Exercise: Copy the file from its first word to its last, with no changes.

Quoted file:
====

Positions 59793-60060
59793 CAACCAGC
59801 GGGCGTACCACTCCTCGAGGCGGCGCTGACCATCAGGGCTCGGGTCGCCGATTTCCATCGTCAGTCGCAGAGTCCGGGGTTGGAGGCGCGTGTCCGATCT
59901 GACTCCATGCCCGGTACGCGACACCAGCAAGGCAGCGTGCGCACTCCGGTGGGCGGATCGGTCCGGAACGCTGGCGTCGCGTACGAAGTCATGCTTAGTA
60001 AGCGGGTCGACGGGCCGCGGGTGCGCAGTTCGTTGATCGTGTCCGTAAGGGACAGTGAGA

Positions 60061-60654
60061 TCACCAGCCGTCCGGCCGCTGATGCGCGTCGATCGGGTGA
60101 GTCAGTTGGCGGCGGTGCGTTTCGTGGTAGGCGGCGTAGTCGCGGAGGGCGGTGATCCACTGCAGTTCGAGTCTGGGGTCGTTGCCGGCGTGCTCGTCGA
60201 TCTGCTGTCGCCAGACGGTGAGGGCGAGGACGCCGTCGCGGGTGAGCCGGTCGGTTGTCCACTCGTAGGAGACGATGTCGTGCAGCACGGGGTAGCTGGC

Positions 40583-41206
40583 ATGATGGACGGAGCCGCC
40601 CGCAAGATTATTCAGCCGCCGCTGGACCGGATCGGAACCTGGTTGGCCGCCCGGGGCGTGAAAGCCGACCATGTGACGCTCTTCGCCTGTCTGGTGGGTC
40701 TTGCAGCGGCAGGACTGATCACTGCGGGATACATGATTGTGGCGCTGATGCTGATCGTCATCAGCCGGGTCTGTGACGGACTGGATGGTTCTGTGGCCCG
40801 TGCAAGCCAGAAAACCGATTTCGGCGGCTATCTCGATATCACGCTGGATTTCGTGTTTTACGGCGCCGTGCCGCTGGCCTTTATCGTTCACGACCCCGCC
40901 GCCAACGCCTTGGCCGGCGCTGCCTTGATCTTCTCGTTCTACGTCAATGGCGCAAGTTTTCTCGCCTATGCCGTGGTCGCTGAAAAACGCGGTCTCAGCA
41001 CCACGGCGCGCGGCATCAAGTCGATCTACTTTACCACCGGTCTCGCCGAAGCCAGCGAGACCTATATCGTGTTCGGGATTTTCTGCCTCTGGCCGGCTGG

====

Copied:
Positions 59793-60060
59793 CAACCAGC
59801 GGGCGTACCACTCCTCGAGGCGGCGCTGACCATCAGGGCTCGGGTCGCCGATTTCCATCGTCAGTCGCAGAGTCCGGGGTTGGAGGCGCGTGTCCGATCT
59901 GACTCCATGCCCGGTACGCGACACCAGCAAGGCAGCGTGCGCACTCCGGTGGGCGGATCGGTCCGGAACGCTGGCGTCGCGTACGAAGTCATGCTTAGTA
60001 AGCGGGTCGACGGGCCGCGGGTGCGCAGTTCGTTGATCGTGTCCGTAAGGGACAGTGAGA

Positions 60061-60654
60061 TCACCAGCCGTCCGGCCGCTGATGCGCGTCGATCGGGTGA
60101 GTCAGTTGGCGGCGGTGCGTTTCGTGGTAGGCGGCGTAGTCGCGGAGGGCGGTGATCCACTGCAGTTCGAGTCTGGGGTCGTTGCCGGCGTGCTCGTCGA
60201 TCTGCTGTCGCCAGACGGTGAGGGCGAGGACGCCGTCGCGGGTGAGCCGGTCGGTTGTCCACTCGTAGGAGACGATGTCGTGCAGCACGGGGTAGCTGGC

Positions 40583-41206
40583 ATGATGGACGGAGCCGCC
40601 CGCAAGATTATTCAGCCGCCGCTGGACCGGATCGGAACCTGGTTGGCCGCCCGGGGCGTGAAAGCCGACCATGTGACGCTCTTCGCCTGTCTGGTGGGTC
40701 TTGCAGCGGCAGGACTGATCACTGCGGGATACATGATTGTGGCGCTGATGCTGATCGTCATCAGCCGGGTCTGTGACGGACTGGATGGTTCTGTGGCCCG
40801 TGCAAGCCAGAAAACCGATTTCGGCGGCTATCTCGATATCACGCTGGATTTCGTGTTTTACGGCGCCGTGCCGCTGGCCTTTATCGTTCACGACCCCGCC
40901 GCCAACGCCTTGGCCGGCGCTGCCTTGATCTTCTCGTTCTACGTCAATGGCGCAAGTTTTCTCGCCTATGCCGTGGTCGCTGAAAAACGCGGTCTCAGCA
41001 CCACGGCGCGCGGCATCAAGTCGATCTACTTTACCACCGGTCTCGCCGAAGCCAGCGAGACCTATATCGTGTTCGGGATTTTCTGCCTCTGGCCGGCTGG